Advanced Chord Scales, Part 2 | Hub Guitar

Advanced Chord Scales, Part 2

By this time, you should be familiar with the basic method for choosing chord scales. This lesson goes a little deeper into the topic, and provides some specific chord scales for each chord by function. This is only an introduction, and many more possibilities exist.

Chord Scales for Diatonic Major and Minor Chords

These chord scales are just the basic modes, except of course we’ll make note now of what function each scale tone has, and we’ll especially indicate avoid notes, or tones that are not a valid tension.

As for the minor key, whether the whole progression is in the minor key or just one chord is “borrowed“ from it, all chords have the same chord scale with the exception of the V7, which will be explored later in this lesson.

Imaj7or ♭IIImaj7 – Ionian Chord Scale

The fourth note is generally avoided.

II-7or IV-7 – Dorian Chord Scale

The ♮13 is what characterizes the Dorian sound. However, it would normally be avoided as it would result in a tritone with the minor third.

III-7or V-7 – Phrygian Chord Scale

Only tension 11 is used here.

IVmaj7or ♭VImaj7 – Lydian Chord Scale

Have at it. Every note in the scale is available.

V7or ♭VII7 – Mixolydian Chord Scale

Scale degree four is avoided, though it is the tonic of the key for this chord scale on a chord with this function. The mixolydian chord scale is also useful for many other chord functions, and is generally an option for any plain dominant 7th chord.

VI-7or I-7 – Aeolian Chord Scale

Scale degree ♭13 is avoided.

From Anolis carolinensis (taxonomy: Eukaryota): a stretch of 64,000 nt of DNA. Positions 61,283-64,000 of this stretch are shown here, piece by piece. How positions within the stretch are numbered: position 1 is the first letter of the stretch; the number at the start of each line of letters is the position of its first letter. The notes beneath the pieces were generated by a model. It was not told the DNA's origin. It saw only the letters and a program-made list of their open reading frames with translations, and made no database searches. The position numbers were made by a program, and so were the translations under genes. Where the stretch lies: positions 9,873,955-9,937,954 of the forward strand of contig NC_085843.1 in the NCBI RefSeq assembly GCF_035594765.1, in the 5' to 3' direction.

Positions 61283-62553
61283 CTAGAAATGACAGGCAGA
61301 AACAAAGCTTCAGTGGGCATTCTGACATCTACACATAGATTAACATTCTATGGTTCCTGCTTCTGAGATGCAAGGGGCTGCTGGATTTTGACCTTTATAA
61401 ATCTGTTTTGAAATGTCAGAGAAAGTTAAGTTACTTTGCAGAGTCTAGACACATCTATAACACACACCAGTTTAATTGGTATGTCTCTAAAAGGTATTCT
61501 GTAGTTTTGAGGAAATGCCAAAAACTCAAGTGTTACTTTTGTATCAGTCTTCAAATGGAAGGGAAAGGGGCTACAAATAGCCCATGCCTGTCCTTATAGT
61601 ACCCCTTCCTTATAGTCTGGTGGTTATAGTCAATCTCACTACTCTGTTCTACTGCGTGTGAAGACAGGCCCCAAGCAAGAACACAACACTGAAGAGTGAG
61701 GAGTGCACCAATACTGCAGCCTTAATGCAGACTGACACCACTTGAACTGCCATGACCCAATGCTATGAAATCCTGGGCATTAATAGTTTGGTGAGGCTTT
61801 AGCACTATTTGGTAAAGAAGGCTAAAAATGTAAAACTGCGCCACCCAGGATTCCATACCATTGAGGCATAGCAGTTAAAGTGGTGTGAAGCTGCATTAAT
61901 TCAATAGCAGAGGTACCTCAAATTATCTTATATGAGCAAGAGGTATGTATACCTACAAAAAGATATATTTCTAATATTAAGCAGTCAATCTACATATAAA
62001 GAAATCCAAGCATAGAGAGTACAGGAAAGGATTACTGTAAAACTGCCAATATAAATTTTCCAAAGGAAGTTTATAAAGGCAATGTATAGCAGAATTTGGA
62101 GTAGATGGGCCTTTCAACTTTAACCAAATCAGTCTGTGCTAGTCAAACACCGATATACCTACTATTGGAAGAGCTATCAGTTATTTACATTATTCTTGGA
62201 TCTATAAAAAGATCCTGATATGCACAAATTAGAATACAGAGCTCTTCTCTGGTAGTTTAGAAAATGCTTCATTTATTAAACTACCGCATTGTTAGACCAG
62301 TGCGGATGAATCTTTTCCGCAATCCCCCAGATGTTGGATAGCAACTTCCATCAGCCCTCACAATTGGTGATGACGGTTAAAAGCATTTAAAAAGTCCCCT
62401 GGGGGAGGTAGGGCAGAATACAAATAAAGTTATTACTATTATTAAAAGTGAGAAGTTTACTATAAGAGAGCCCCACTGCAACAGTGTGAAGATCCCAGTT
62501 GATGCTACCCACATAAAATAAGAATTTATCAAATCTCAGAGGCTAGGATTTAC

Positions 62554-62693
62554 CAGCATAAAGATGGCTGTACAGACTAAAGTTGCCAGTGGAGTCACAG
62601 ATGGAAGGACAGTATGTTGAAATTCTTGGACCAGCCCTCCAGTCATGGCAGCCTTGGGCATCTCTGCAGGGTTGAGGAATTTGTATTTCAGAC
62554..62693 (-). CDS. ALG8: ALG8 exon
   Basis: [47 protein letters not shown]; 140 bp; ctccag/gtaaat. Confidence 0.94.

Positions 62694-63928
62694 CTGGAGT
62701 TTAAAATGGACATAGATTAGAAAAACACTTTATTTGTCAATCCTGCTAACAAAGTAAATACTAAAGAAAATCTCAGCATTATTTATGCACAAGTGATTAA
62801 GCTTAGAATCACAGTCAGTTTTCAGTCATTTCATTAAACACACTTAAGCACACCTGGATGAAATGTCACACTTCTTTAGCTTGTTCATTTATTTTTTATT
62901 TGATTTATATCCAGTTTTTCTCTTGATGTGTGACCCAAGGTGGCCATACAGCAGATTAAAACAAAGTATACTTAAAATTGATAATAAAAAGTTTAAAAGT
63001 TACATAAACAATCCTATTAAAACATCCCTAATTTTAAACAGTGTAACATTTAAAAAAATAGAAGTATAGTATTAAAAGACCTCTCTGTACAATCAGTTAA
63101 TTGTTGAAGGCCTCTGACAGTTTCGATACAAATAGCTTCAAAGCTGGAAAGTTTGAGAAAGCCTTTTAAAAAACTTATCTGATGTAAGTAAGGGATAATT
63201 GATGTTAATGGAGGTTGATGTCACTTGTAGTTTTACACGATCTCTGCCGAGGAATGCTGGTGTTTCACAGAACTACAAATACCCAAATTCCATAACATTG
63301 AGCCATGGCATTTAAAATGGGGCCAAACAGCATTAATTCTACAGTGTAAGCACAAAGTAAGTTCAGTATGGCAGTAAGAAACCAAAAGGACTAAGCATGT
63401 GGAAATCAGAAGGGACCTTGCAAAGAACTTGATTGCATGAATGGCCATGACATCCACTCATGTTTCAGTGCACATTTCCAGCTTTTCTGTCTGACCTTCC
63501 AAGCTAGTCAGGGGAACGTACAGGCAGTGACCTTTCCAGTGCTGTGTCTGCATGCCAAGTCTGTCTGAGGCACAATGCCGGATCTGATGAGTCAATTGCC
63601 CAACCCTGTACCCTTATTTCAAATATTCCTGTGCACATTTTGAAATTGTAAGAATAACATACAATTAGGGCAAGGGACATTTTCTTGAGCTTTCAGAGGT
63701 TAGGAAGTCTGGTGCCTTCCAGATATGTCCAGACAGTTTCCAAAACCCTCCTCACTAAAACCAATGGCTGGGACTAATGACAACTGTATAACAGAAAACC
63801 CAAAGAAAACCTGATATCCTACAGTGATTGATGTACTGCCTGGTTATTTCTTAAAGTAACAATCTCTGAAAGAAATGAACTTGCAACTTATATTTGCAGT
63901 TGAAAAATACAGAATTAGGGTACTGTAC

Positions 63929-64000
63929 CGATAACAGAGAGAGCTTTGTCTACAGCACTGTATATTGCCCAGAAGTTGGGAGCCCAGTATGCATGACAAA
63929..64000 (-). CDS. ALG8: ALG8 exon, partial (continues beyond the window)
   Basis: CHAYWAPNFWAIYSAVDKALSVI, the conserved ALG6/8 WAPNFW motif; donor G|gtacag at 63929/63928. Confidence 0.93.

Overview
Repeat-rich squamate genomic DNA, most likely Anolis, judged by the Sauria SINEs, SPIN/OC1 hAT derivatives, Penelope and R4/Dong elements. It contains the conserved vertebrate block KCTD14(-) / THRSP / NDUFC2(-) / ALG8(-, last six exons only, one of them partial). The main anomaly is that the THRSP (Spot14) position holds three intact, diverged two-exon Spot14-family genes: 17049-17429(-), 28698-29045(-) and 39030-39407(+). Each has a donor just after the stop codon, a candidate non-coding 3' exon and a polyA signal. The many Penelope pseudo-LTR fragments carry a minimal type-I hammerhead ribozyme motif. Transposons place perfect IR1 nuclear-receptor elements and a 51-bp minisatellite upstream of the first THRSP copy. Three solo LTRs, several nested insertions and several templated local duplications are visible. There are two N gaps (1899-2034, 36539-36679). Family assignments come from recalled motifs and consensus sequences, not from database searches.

VII-7♭5, II-7♭5 – Locrian Chord Scale

9 is not available, but ♭13 is.

Harmonic Minor V7

The minor key introduces the possibility of a V7, which normally gets a Phrygian dominant scale, also called a mixolydian ♭9 ♭13. This is just a fancy term for the 5th mode of the harmonic minor scale.

Chord Scales for Secondary Dominant chords

As a general rule of thumb, Phrygian dominant is also a good starting point for secondary dominant chords resolving to a minor chord, such as V/II. For secondary dominant chords resolving to a major chord, Mixolydian chord-scale will often suffice.

V/II, V/III, V/VI – Phrygian Dominant Chord Scale

The dominant chord has an open structure which is very tolerant of many different kinds of tensionA note which, though not an essential part of a chord’s structure, can be added to the chord for additional coloring.s.

V/IV, V/V – (Option 1) Mixolydian Chord Scale, Lydian ♭7

The Mixolydian scale best represents the case of what is theoretically happening. For instance, a V/V is theoretically a tonicizationA method of composition which, usually temporarily, gives rise to the feeling that the tonal center has changed. For instance, the VImin can be tonicized by preceding it with the V/VI secondary dominant chord., of the major key of the V chord. Therefore, the chord-scale for the V7 of that key is the most natural. However, a secondary dominant is already introducing some notes to the key that are a little bit weird. How about playing a whole-tone or Lydian ♭7 scale instead? Who can judge you if that’s what you’re into?

V/IV, V/V – (Option 2) Lydian ♭7 or Whole Tone

See below, “Substitute Dominant Chords” for these scales.

Chord Scales for Diminished Chords

Diminished chords are constructed from a symmetrical structure. There are only a total of two diminished scales and four diminished chords.

There are two diminished scales: whole-half and half-whole. The one to choose depends on the chord to follow. If the diminished chord is moving up a half step, the scale should be half-whole, so that the chord scale contains the root of the chord that is to follow. If the diminished chord moves down by half step, the scale will be whole-half.

Due to the exceptional nature of the diminished structure, we’ve declined to label the non-chord-tones for whatever tension they might be, but a case can certainly be made for it.

Whole-half diminished chord scale

Whole-half diminished chord scale

Chord Scales for Substitute Dominant Chords

Substitute dominant chords often like to be played with Lydian ♭7 or with the whole tone scale. That’s because their notes all fall within a row of whole-tones.

Lydian ♭7 is not as easy to play as the whole tone scale, but it does sound more “in”.

Whole Tone – another plus of the whole tone scale is it’s quite easy to play on guitar.

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